Understand Your Finances
How small rewards can teach children about money
Last year, Jessica and Chris McFadden, of Silver Spring, Maryland, started paying their three children to do chores around the house. The kids—ages 12, 10, and 5—earn small amounts of cash for everyday tasks, such as one dollar for every basket of laundry folded, sorted, and put away, and one dollar for every time the dishwasher is emptied and refilled.
Not only has the system resulted in more help around the house. It has also improved their work ethic, says Jessica, who blogs at A Parent in Silver Spring. "It inspired our 12-year-old son to take on his first job outside the home, walking a neighbor's dog after school."
As the McFaddens found, rewarding children for positive behaviors—when approached correctly—can help make those behaviors last. A study in the Journal of Health and Economics supports this. Researchers found that offering up a small financial incentive for munching on healthier foods doubled the percentage of schoolchildren willing to do so. And the effect was not fleeting. Two months later, those same kids were still eating nearly 50 percent more fruits and vegetables than their unpaid counterparts.
Should you add financial rewards to your parenting arsenal?
The answer is not black and white.
On one end, earning money early in life can help kids learn the basics of managing time and finances, which teaches them accountability and responsibility, and also prevents a sense of entitlement, says Gregg Murset, CFP®, father of six and CEO of Leapspring, which provides apps for kids and parents to keep track of children's jobs and rewards.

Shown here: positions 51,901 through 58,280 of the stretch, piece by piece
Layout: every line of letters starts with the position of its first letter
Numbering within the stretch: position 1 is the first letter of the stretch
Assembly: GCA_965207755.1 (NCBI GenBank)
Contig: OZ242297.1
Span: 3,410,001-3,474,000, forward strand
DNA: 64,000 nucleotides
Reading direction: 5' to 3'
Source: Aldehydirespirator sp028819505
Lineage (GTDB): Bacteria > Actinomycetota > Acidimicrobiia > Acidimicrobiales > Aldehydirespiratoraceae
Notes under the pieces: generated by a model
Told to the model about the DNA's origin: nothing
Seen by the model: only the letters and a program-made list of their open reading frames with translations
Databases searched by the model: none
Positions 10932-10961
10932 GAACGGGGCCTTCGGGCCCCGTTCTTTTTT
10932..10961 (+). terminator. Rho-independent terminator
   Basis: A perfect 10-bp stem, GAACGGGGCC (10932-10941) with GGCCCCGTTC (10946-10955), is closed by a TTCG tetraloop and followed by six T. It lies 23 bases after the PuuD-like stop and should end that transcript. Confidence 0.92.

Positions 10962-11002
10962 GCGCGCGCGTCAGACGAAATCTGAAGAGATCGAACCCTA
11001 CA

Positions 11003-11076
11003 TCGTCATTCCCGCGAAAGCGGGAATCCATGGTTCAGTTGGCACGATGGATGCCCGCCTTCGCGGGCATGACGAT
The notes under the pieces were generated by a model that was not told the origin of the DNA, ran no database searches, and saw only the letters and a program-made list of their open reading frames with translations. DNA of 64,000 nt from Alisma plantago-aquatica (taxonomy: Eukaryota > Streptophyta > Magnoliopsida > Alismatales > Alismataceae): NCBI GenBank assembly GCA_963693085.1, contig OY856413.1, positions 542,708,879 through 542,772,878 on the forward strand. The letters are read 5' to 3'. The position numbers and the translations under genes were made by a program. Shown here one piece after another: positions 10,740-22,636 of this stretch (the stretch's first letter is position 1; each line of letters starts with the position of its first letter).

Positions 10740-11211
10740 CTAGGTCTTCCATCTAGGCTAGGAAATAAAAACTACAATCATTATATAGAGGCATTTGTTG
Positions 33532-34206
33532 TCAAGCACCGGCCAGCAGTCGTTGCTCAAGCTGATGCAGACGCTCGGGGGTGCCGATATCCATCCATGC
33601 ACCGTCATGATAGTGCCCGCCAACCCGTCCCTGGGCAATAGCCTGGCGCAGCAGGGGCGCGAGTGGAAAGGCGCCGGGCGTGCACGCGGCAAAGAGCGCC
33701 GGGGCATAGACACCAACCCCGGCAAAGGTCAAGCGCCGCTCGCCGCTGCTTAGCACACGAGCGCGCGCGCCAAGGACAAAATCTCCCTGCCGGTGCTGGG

Some experts caution, however, against using money as a reward. Eileen Kennedy-Moore, Ph.D., a parent and author of "Smart Parenting for Smart Kids," says that paying children for things they should do anyway can lead to a constant bargaining attitude when given instructions.
Research from the University of Missouri shows that children who are regularly rewarded with material goods grow up to become more materialistic adults who are more likely to value others based on their possessions. Here are four key things to consider doing:
1. Lay the groundwork in your own household
With awareness, parents can introduce monetary rewards to children in a way that increases financial literacy.
2. Let your use of monetary rewards mimic real life
Adults don't pull money out of thin air, they earn it by working. "I don't believe in rewarding children financially for good behavior, but rewarding them financially for completing chores makes perfect sense," Murset says. Consider rewarding your kids for completing household chores or other work, rather than for arbitrary reasons.
3. Offer financial guidance, but let kids decide how they use their money
Earning money is not much fun if you have no say in how to use it. You can help them set limits, such as requiring them to save or donate a certain percentage.
4. Allow children to experience natural consequences
If your child has already spent his money and he sees a toy he wants to buy, don't come to the rescue financially. Learning to delay gratification is a valuable financial lesson.
For more tips and resources on mastering your finances, visit chase.com/financialfitness.
Nancy Mann Jackson is a Chase News contributor. Her work has appeared in Fortune, CNBC, Entrepreneur, and CNNMoney.